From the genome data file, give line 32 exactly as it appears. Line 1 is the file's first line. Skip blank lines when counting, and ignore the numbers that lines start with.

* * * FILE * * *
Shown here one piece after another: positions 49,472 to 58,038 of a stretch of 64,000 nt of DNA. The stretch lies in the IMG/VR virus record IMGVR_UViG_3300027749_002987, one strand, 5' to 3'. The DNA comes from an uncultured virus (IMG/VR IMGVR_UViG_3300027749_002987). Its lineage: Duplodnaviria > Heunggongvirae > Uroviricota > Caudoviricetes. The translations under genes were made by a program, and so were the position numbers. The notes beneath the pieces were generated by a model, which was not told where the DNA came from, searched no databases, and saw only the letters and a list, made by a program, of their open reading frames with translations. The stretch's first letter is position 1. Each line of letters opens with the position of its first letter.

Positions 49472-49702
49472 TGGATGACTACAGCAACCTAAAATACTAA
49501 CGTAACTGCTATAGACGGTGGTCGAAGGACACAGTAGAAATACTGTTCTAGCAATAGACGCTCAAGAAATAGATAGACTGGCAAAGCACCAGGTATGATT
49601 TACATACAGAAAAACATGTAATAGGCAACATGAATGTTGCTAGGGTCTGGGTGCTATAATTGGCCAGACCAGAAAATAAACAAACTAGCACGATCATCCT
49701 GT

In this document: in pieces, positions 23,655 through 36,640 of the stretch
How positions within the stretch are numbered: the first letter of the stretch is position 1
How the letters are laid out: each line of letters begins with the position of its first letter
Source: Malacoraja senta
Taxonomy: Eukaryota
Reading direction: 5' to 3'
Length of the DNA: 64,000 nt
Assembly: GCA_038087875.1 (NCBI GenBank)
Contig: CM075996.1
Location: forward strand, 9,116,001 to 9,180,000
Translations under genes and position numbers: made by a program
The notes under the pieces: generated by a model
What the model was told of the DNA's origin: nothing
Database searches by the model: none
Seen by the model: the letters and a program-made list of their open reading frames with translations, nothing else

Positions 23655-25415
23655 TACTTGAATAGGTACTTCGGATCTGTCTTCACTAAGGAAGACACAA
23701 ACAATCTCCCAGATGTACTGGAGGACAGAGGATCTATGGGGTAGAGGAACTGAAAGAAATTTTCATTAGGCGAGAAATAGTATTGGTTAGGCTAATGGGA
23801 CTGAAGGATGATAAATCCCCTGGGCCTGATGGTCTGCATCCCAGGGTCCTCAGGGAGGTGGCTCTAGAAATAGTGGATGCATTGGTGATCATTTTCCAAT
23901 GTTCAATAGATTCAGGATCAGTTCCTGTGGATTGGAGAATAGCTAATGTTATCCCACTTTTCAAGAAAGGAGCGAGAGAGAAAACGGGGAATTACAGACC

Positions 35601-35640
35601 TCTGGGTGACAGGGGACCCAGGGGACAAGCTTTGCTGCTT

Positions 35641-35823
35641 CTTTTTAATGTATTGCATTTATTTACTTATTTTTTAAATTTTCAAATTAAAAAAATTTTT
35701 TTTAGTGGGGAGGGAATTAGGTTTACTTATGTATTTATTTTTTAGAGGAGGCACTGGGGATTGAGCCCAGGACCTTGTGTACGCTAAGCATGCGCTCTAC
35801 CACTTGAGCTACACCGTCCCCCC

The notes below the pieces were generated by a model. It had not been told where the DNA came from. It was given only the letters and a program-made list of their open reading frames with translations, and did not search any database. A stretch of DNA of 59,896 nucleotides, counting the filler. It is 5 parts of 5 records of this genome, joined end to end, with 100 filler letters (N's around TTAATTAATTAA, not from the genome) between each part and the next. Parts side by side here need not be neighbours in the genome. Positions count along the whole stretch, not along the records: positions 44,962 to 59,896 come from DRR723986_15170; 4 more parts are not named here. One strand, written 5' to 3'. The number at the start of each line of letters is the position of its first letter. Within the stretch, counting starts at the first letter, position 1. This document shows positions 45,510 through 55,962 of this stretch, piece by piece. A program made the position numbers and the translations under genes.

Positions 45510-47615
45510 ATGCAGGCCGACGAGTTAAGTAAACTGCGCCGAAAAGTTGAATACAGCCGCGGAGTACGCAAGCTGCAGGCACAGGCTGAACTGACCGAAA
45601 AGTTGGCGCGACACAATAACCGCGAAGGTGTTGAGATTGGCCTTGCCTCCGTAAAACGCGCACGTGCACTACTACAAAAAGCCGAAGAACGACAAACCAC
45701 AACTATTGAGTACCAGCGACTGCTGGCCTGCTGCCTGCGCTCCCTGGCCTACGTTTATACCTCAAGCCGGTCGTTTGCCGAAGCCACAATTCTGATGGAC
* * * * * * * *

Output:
35801 CACTTGAGCTACACCGTCCCCCC